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Date: Thursday 10 October 2013

Meals for school children and hospital patients must be protected from looming cuts – UNISON

The quality of meals for school children and hospital patients must be protected from further public spending cuts, UNISON said today.

The public services union warned that public service catering standards are under pressure as ‘austerity’ cuts bite, with more deep cuts on the way.

A survey of UNISON members working in catering found that 93% reported cuts to their service. Half said these were severe or major and they expect further major or severe cuts in the next couple of years.

Lilian Macer, Convener of UNISON Scotland, said: “There are many excellent examples of great work on making school meals and hospital food fresh, healthy and sustainable. That is good news for learning in school, for improving health generally and for climate change targets.

“But the danger is that services will face increasing pressure as more of the cuts hit. Parents won’t want the quality of school meals going down and we don’t want to lose progress being made with hospital food, which should be seen as essential to patients’ wellbeing.

“UNISON is today launching our new Food for Good Charter which lays out key ways in which food in schools and hospitals, nurseries, care homes, prisons and other public services should be fresh, local, healthy and sustainable.

“At a time when emergency foodbank use has soared, with child poverty predicted to increase significantly by 2020, and with further major public spending cuts coming, it is a false economy to reduce budgets for food.”

The Food for Good Charter highlights the vital role food has to play across a range of policy areas, particularly in preventive spending, and calls for procurement of food to take account of the ‘whole life’ costs, including costs attributable to health and climate change.

Dave Watson, Head of Bargaining & Campaigns,said: “Many of our catering members tell us that they are under pressure on a daily basis. That obviously has an impact on the service as well as the catering staff.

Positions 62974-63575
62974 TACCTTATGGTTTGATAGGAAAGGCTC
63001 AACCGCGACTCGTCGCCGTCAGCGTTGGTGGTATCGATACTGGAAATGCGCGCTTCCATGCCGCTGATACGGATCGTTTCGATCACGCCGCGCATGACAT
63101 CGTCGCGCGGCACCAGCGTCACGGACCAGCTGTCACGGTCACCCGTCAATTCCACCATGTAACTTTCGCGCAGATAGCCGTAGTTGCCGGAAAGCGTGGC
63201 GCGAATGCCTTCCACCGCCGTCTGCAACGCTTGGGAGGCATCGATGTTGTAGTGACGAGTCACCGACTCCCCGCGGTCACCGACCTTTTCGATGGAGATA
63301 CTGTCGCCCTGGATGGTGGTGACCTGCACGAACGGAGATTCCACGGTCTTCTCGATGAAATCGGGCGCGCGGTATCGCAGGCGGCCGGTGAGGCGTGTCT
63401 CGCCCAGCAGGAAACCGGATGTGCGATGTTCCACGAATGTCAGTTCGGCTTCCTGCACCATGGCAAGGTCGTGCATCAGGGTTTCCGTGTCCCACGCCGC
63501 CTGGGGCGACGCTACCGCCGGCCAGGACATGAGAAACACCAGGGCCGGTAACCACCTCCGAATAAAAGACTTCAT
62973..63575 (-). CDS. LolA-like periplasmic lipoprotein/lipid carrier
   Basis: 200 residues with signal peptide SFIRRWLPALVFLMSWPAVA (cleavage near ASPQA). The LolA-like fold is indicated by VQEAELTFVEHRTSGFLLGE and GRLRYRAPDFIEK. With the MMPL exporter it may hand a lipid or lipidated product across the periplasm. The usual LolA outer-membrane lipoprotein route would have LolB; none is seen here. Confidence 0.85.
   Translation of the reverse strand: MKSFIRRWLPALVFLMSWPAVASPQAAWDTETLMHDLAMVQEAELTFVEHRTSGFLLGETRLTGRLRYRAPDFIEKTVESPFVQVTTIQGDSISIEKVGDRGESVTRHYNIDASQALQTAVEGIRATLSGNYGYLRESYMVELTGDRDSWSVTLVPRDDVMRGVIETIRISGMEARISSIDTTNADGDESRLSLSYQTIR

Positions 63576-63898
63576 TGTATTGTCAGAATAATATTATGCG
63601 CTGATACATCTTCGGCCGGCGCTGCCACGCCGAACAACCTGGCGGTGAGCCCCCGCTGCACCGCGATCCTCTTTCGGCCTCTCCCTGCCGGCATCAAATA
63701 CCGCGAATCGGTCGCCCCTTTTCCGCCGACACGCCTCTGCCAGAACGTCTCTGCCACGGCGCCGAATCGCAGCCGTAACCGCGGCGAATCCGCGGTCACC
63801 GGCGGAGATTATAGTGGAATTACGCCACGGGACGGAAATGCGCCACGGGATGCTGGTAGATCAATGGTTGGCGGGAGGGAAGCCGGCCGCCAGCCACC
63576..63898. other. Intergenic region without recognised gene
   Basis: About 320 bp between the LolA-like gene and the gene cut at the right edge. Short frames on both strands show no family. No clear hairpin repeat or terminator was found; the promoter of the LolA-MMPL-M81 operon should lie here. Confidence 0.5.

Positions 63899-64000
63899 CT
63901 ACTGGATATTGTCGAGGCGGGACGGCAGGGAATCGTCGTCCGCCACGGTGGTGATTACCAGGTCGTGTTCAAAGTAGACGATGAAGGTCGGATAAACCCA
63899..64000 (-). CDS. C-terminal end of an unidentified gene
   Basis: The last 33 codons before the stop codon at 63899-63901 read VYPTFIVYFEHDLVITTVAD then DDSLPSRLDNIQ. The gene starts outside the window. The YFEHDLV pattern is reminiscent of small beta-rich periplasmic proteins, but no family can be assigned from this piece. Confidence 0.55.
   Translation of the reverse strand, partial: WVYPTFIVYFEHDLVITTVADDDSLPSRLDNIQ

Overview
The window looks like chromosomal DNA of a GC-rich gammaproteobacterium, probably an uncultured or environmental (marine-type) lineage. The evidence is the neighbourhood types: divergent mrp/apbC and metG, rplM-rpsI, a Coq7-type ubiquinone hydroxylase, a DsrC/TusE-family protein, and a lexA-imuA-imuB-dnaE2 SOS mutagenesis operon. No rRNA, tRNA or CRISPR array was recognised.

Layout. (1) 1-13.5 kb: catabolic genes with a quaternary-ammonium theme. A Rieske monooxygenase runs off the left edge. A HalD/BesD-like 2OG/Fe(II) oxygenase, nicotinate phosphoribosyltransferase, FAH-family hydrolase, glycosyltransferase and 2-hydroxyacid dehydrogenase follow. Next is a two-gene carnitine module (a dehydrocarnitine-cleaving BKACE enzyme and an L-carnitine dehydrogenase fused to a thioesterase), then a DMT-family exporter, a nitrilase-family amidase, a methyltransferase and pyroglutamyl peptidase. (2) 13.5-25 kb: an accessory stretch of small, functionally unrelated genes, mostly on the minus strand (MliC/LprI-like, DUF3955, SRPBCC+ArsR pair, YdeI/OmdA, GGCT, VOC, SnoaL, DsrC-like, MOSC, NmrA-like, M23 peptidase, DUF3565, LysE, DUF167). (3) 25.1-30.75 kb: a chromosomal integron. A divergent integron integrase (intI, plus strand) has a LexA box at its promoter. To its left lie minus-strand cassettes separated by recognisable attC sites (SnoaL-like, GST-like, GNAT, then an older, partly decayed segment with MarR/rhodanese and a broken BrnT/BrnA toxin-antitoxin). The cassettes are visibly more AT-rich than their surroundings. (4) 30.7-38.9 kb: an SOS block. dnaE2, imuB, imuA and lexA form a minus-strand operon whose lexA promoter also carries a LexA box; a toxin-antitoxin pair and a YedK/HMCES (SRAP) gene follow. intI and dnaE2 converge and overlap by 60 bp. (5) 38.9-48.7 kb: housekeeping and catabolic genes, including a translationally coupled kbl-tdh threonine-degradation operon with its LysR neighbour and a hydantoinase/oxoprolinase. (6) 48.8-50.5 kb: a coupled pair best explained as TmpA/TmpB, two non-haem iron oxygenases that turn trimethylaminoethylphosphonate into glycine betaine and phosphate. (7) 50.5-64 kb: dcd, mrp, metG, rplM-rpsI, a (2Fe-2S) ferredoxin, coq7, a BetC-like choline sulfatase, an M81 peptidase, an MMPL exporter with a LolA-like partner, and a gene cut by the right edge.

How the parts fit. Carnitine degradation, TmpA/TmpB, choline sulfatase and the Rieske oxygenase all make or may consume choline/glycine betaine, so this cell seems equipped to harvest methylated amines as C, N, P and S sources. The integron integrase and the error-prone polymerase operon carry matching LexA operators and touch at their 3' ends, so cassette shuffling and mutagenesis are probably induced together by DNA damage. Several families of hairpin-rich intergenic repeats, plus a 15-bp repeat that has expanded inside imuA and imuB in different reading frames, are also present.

“While most are not worried at this stage about food safety and public health issues, because this is prioritised, a range of current concerns came up, with some saying food quality has gone down due to cost-cutting and that pressures on staff have inevitable consequences. We mustn’t see further cuts to these vital services.

“And on food safety and public health, we are warning again that the public do not want to see repeats of threats like the horsemeat scandal. It is essential to protect funding for environmental health and meat hygiene services. Scotland’s new Food Standards body must provide independent checks on meat and must be properly resourced.”

Responses to a Freedom of Information request by UNISON Scotland on food sourcing for school and hospital meals shows some good practice, but room for far more to be done to ensure fresh, local, healthy and sustainable food is used.

ENDS

For information please contact:
Lilian Macer, Convener, UNISON Scotland, 07939 143353
Dave Watson, Head of Bargaining and Campaigns, 07958 122 409

Notes to editors:

1. UNISON is Scotland’s largest trade union representing 160,000 members working in the public sector in Scotland, including catering across public services.

2. UNISON Scotland’s new Food for Good Charter is online at
www.unison-scotland.org.uk/foodforgood/

You can view and download the charter PDF at this link
www.unison-scotland.org.uk/foodforgood/2013FoodforGoodCharter.pdf

3. A Bargaining Briefing covering the Charter is online at
www.unison-scotland.org.uk/briefings/ b041_BargainingBrief_Food4GoodCharter_Oct2013.pdf


It also briefly covers our members’ survey, and responses to a Freedom of Information request to councils and health boards on food sourcing for school and hospital meals.

4. The Bargaining Briefing has a few quotes from the members’ survey, including: “Food budget is cut and we don’t provide a good enough portion and the quality of food has been downgraded for price.” ; “The reduced number of staff affects cleaning the kitchen and maintenance of equipment.” ; “Poorer quality, fewer choices”’; “Lots of complaints with food quality and amount.”


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